Large storms also arise in the middle and high latitudes where the ocean water is cooler than 25 degrees Celsius (77 degrees Fahrenheit). Warm air flows mainly horizontally toward the low, and there is a lesser but important component that is rising near and within the low. Cold air also flows mainly horizontally toward the low and tends to sink along the way. The occluded front, when there is one, is the boundary between the patterns. At the ocean surface, there are clear boundaries between the air masses along the cold, warm, and occluded fronts, while aloft there are not many sharp differences. Such storms are caused by cold polar air. The denser cold air overtakes the warm front of the depression, creating an occluded front where the warm air is forced upwards by colder air (occluded means “blocked”). Sometimes these occlusions fade away, but at other times they grow into huge rotating storm systems, as great as 3,000 miles in diameter. Extratropical storms differ from hurricanes; there is no warm, clear eye. Also—and most important—is that they have a large area with fairly similar, widespread, strong winds and waves. The storm moves in an easterly direction, traveling at a little more than 90 degrees to the occluded front, which is the boundary between the warm sector and the cold region. An abrupt wind shift often marks the passage of the occlusion, resulting in steep, confused seas.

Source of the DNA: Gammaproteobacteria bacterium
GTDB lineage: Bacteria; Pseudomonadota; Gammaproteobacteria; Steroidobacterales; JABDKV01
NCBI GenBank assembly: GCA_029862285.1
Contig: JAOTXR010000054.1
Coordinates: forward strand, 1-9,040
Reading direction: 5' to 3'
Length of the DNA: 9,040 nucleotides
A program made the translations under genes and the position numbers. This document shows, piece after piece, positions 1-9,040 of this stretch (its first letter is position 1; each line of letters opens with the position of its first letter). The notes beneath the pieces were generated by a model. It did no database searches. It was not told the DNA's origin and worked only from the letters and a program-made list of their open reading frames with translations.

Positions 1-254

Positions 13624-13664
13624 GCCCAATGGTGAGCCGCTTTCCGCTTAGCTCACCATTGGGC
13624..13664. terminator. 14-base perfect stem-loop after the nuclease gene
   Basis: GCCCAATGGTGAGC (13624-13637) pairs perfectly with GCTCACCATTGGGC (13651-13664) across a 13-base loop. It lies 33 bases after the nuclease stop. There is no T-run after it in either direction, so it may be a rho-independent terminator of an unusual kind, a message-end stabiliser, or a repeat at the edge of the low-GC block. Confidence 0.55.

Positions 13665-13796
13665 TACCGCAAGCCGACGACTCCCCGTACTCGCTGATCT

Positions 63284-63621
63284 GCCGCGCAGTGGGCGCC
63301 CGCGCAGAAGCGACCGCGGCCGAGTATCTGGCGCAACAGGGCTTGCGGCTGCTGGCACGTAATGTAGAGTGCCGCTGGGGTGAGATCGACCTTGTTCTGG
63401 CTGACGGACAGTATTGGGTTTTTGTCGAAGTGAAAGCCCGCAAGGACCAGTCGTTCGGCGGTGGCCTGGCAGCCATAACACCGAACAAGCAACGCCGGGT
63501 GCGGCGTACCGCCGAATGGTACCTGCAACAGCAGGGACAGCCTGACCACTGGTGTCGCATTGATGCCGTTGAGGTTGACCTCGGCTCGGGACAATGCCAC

The barometric pressure drops associated with extratropical storms are not as great as those of hurricanes, and the maximum winds are often less powerful than those of major hurricanes. The great danger from extratropical storms arises from the fact that they can extend over a much broader area and can last for several days. With longer duration and greater fetch, they can produce very large waves and dangerous seas. The resulting swell can travel extraordinary distances, as noted in Chapter 5. A rapid fall of the barometer is a sure sign of an intense storm; however a steady barometer is not a guarantee of good weather. Many a storm has seemingly “come out of nowhere” with no barometric warning.

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